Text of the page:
Piles of papers
It took Joseph Makkos and a friend six trips in a 17-foot U-Haul truck to transport 30,000 sections of antique Times-Picayune newspapers to his printing studio in the Upper Ninth Ward. Makkos found the collection, which spans 1888 to 1929, being given away for free on Craigslist. His studio and his life are now crowded with boxes upon boxes of New Orleans history.
In the six months since the acquisition, Makkos has strenuously researched the collection’s history. In his book “Double Fold,” about the mass disposal of international news archives, author Nicholson Baker details how, as part of the British Library’s collection, this same batch of Picayunes survived a bombing attack by Nazi pilots who mistook the Library’s warehouses for munitions storage.
The British Library then sold the Picayunes to newspaper dealer Timothy Hughes, who later sold them to the unnamed donor who recently bequeathed them to Makkos. Hughes, who has not yet seen Makkos’ collection, says this story rings true. “We still have the majority of papers I purchased from London in our inventory,” says Hughes. “But we did sell a chunk of them years ago to someone in New Orleans. When we had the papers, they were not in the same state though; they were bound.” Hughes is impressed with the considerable amount of time and financial investment that has since been put into preserving the papers: each section slipped into a plastic sleeve that’s then rolled up and tucked inside a Mylar tube. Makkos estimates he inherited around 30,000 such tubes.
Makkos’ rare collection documents historic scenes like New Orleans’s yellow fever epidemic, the 1929 transit strike and riot, and the 1927 Mississippi River overflow.
Within the collection, the publication’s name changes three times: first known as the Daily Picayune, the paper merged in 1914 with the Times-Democrat. Makkos owns the very few papers bearing the masthead of both companies simultaneously before the Times-Picayune was born, 100 years ago.
Until another collection such as Makkos’ is unearthed somewhere, this vintage of Picayune papers otherwise exists only on microfilm archives at the paper and various universities.
Dr. Julien Gorbach, who just received his Ph. D. in media studies from Missouri School of Journalism and is putting together a book telling the history of San Francisco via vintage newspaper clippings, has driven from his home in Lafayette to Makkos’ studio three times recently, mostly just to stand in awe. “You don’t need a forensic scientist to see these are the real thing,” says Gorbach. “The British Museum’s seal is on several hundred of them, for one thing. But more than that,” he chuckles, “there would just be no reason, and no way to, really, to forge all of these old papers.”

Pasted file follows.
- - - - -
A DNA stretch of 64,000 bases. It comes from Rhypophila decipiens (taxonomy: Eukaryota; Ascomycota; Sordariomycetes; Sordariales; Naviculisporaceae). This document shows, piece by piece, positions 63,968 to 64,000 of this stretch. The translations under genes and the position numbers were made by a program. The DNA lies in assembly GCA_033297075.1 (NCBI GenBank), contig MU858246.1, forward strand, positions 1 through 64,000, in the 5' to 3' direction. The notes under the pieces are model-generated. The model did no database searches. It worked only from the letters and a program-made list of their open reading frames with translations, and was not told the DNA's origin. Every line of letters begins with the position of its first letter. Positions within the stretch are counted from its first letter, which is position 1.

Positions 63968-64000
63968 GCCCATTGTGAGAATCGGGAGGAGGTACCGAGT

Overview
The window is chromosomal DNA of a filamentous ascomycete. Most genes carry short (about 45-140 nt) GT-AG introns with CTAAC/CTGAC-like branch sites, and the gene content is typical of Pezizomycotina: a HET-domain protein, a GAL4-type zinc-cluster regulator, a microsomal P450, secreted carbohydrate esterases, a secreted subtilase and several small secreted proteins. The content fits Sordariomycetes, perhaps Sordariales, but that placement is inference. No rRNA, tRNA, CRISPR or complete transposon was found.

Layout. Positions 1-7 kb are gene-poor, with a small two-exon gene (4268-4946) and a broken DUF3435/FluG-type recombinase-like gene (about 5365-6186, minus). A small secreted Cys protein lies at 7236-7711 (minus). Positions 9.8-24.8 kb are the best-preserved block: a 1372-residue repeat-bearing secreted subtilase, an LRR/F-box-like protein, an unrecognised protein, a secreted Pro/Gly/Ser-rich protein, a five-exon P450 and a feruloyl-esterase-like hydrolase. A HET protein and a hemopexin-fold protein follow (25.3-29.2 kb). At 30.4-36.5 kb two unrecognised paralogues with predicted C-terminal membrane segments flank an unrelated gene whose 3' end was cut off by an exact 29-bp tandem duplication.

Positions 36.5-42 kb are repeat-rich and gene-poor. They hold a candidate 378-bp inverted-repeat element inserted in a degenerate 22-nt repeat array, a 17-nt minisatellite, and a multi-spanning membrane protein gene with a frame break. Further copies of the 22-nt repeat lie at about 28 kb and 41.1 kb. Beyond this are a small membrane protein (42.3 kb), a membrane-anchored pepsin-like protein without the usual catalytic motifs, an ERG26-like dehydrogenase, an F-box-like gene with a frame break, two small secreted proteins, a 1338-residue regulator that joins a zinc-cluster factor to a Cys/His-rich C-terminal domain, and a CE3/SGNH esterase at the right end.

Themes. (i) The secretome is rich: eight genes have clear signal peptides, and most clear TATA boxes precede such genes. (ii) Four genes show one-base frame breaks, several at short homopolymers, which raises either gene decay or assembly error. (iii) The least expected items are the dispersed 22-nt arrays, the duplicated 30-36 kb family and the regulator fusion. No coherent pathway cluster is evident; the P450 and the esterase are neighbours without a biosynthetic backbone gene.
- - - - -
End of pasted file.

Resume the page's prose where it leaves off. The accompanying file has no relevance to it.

Makkos’ collection not only tells the story of turn-of-the-century New Orleans, but also the story of Eliza Jane Poitevent Holbrook Nicholson, the first female publisher of a major metropolitan daily, who owned the Picayune from 1876 to 1896. A young Mississippi poet, Eliza Jane moved to New Orleans and at the age of 29 became the Picayune’s literary editor. She married the paper’s 60-something-year-old owner Colonel Alva M. Holbrook in 1872. Holbrook died four years later, making her publisher. Having inherited a financially sinking ship, Eliza Jane Holbrook and business manager George Nicholson first married, then managed to push the paper to prominence on the strength of some bold editorial ideas that reached an untapped market of female readers.
As a printer himself and a restorer of rare presses, Makkos is most fascinated with the evolution of graphics as displayed throughout his Picayunes. He is particularly focused on political cartoons, and the way the Picayune’s illustrators represented Mardi Gras, pre-photography. He has begun creating new print blocks of certain vintage Picayune drawings and photos for the purpose of reprinting them on his antique printing presses.
But first Makkos plans to digitize the papers using scanning technology that was unavailable the first time the papers were archived on microfilm — which means he must first organize it all, the thought of which makes Makkos sigh. “I have been making headway,” he claims, scanning his studio’s mountains of boxes and tubes. “But then the train came by the other night so loud that it collapsed my biggest tower of papers.” Makkos sighs again, but remains undaunted.
For more information about the project, go to noladna.org